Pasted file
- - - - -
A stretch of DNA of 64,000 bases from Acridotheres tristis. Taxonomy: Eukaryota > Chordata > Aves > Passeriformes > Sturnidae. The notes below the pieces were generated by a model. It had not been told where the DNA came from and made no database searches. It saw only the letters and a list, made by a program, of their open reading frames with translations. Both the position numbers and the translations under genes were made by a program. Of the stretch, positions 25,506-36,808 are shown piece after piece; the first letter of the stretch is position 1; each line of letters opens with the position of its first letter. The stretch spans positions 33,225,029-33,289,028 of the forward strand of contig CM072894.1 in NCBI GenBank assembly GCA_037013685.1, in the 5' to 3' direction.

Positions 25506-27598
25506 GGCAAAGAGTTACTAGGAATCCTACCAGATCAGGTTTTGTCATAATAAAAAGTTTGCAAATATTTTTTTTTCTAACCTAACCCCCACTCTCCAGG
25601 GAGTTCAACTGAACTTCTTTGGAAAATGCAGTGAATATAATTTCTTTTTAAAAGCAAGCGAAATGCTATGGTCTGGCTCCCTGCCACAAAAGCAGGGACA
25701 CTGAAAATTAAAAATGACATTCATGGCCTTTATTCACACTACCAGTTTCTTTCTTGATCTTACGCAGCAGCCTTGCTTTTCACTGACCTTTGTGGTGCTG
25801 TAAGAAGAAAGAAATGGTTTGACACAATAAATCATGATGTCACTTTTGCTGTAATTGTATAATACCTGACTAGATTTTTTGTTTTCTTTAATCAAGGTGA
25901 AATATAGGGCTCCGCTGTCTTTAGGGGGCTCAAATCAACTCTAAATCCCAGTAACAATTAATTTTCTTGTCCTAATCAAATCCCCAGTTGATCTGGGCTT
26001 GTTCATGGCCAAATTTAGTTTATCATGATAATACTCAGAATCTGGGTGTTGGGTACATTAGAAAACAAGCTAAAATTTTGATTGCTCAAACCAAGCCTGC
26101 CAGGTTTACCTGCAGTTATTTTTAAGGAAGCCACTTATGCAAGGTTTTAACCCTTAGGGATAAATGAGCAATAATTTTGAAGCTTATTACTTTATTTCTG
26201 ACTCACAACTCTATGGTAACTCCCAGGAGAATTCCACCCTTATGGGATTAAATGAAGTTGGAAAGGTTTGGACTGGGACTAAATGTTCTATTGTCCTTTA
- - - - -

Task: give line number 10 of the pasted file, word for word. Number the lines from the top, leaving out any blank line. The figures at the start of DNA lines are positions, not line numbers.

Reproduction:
26201 ACTCACAACTCTATGGTAACTCCCAGGAGAATTCCACCCTTATGGGATTAAATGAAGTTGGAAAGGTTTGGACTGGGACTAAATGTTCTATTGTCCTTTA